Thought Leadership

Every year we acknowledge Veteran’s Day, but don’t take the time to honor it and what it stands for.  I keep thinking — is it another day off school where a working family has to juggle childcare.  Or is it the post on Facebook with a flag saying thanks for your service? No, it is so much more.

This past week I had the privilege, yes privilege to visit Patrick Air Force Base in Melbourne, Florida. Our client, Hunt Military Communities, is the largest provider of privatized housing for the US military.  While on base, it struck a nerve to see up close what these servicemen and women do to protect our freedom.  I had the pleasure to be onsite with Jim Curtis, a Veteran who works at Hunt and hear his story firsthand on what it is like to be deployed in Iraq.  He did not think twice about going into the military and serving his country.  I also spoke with Kamron Ibarra, whose husband served in the armed forces and moved all over without hesitation, as that is part of his service commitment.  The selflessness of these men and women is remarkable, and these are mere examples.

As I traveled back to my home in Long Island after this trip, I thought about how touched I was by the storied I heard—such that I felt inspired to do something to honor these service people—at least once a year.  I told my family about my experience and how I felt the need for all of us to celebrate our service people.  Their support was embracing and sincere.  WE would together start a new family tradition to honor our military by first, saying the Pledge of Allegiance every Veteran’s Day as a family unit and second, when I or our my daughters see a military person on the street, we will say thanks in person—not through a text, or social media page but to connect with them in the moment and let them know that we know that our freedom is not free—they volunteered and gave of themselves so that we can live in the best country in the world, The United States of America.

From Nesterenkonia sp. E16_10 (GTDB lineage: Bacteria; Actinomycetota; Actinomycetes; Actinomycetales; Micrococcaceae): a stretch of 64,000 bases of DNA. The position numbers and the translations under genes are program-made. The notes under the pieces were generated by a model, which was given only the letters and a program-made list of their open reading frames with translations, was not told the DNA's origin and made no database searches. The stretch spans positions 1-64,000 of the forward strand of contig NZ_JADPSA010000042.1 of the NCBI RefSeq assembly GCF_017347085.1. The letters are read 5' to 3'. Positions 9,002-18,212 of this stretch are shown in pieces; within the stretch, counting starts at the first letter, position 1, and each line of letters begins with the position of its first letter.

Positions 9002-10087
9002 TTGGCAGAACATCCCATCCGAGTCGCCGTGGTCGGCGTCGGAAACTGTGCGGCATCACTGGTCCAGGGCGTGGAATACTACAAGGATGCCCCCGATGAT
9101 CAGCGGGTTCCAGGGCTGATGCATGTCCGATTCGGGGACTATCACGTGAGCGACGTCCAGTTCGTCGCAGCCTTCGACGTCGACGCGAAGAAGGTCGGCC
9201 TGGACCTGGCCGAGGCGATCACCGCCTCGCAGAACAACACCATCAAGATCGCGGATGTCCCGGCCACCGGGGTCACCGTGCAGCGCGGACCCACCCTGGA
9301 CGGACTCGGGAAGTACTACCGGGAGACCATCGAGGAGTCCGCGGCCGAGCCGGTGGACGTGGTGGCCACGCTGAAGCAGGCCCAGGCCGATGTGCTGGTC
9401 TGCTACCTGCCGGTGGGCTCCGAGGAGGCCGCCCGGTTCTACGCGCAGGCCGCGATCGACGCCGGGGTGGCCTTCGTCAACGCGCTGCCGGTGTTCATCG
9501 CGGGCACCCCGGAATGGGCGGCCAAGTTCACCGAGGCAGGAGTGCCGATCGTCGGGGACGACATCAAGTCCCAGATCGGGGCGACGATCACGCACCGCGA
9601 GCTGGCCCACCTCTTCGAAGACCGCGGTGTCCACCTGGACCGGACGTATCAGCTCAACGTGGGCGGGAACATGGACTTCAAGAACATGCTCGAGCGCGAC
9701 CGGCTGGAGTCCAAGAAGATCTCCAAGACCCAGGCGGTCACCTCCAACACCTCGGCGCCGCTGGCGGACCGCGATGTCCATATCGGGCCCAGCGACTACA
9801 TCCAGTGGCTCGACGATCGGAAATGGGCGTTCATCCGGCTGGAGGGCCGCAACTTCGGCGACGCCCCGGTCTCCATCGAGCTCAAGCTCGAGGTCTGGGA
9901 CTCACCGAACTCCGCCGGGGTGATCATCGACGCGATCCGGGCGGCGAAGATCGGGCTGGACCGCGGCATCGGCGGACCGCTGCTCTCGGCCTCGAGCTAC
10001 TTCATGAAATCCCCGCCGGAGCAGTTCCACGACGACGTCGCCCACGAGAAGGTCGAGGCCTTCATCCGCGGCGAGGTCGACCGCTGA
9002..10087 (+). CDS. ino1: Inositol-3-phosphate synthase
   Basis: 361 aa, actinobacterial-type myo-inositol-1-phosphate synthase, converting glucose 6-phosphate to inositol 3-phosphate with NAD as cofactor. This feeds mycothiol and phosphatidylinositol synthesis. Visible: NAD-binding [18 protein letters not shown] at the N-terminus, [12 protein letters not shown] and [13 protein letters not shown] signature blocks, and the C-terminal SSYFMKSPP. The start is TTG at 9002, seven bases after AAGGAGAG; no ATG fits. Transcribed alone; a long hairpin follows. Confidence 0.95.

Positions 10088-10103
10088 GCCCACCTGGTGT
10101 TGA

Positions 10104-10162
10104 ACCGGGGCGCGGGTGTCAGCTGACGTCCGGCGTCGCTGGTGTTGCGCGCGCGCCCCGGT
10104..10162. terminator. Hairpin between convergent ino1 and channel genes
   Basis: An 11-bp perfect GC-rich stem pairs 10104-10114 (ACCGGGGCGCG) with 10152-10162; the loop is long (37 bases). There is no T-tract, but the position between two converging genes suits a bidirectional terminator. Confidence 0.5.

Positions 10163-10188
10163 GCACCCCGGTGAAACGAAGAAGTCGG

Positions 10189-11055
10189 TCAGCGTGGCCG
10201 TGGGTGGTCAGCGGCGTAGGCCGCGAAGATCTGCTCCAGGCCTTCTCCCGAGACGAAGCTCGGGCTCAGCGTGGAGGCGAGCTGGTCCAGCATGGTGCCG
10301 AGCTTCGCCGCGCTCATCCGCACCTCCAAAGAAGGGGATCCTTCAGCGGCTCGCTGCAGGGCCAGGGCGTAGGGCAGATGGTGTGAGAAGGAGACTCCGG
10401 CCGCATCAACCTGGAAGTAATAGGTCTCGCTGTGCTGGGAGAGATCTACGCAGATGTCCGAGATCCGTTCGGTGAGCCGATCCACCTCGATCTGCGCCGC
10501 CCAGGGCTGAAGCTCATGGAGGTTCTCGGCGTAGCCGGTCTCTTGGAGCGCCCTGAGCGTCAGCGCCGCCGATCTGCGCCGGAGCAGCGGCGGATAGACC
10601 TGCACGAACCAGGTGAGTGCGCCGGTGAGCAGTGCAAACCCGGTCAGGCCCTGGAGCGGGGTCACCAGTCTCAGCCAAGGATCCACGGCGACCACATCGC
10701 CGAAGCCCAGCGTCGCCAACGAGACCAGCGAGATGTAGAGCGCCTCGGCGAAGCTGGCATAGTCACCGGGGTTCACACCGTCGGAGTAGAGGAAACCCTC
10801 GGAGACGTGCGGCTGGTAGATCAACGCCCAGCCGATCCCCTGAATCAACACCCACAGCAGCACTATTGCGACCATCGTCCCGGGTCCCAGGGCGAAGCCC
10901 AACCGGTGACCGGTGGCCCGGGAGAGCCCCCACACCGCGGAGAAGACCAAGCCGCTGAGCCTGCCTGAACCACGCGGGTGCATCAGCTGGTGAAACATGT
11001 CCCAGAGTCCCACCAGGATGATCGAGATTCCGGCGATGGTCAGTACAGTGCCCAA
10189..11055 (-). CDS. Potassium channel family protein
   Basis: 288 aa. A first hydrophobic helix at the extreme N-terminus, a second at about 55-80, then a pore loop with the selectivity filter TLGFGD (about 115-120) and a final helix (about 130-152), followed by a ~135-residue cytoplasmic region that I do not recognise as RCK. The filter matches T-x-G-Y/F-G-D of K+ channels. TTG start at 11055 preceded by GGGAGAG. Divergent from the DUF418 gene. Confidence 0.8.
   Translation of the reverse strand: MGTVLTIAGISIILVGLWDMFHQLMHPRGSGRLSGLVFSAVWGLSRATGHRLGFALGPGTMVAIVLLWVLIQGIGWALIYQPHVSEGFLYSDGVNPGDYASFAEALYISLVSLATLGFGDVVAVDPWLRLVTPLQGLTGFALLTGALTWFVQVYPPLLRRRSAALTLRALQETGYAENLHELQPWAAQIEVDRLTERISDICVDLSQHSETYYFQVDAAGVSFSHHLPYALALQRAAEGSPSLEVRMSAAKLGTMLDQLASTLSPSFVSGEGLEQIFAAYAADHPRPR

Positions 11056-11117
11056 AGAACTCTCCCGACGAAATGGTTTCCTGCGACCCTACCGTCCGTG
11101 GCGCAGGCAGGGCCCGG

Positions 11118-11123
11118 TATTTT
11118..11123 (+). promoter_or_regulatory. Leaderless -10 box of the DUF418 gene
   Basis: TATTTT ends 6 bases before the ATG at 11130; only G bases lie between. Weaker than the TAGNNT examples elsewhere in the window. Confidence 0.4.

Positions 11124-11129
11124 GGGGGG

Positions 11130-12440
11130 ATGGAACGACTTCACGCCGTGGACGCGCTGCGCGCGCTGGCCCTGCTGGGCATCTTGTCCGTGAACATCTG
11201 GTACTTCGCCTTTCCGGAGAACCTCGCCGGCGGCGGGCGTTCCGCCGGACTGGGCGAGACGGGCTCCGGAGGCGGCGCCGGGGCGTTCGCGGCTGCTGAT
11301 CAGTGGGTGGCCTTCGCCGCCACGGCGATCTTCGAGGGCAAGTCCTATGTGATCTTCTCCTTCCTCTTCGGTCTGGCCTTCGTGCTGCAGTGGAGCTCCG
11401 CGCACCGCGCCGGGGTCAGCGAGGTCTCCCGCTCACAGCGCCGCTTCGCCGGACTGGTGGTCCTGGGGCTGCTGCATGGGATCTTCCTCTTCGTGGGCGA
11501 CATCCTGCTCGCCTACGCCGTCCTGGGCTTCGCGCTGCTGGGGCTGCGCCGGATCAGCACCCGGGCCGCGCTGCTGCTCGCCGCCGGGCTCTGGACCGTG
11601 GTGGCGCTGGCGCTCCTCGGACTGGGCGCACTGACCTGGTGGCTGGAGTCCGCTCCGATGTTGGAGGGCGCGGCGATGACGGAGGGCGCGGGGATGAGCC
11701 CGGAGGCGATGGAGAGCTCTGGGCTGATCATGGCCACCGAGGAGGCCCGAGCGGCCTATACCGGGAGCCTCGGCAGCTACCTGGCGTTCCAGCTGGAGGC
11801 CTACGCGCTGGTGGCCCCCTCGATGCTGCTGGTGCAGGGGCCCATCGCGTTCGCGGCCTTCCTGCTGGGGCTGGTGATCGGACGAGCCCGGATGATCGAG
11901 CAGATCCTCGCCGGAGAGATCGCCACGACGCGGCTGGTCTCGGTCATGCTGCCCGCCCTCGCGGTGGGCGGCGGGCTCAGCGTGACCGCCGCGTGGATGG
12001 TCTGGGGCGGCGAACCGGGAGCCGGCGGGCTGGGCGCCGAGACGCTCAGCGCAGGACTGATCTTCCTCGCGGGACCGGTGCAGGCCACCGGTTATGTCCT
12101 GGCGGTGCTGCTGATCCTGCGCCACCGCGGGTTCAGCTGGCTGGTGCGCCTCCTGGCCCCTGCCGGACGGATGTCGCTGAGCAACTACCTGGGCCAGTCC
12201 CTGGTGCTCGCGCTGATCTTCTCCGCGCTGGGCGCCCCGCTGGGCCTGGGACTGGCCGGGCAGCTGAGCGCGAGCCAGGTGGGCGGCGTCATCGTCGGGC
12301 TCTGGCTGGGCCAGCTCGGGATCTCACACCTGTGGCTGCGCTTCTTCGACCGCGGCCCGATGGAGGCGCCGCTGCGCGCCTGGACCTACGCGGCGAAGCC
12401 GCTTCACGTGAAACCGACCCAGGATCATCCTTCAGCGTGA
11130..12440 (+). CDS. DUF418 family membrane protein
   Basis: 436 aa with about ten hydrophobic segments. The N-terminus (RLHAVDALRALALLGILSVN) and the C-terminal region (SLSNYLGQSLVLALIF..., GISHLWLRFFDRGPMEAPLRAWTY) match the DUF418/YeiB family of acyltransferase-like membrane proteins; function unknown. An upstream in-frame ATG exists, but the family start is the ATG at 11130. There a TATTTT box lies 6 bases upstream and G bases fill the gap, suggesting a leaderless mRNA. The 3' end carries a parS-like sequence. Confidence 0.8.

There is one quote that I feel really rings true, “A veteran is someone who, at one point in their life wrote a blank check made payable to ‘The United States of America,’ for an amount up to and including their life.” As I reflect, I know my family realizes that our servicemen and women need to be appreciated by all of us and honored in our own way everyday not just today, Veteran’s Day.

thought leadership


228 East 45th Street
New York, NY 10017


1101 Connecticut Avenue NW, Suite 450
Washington, DC 20036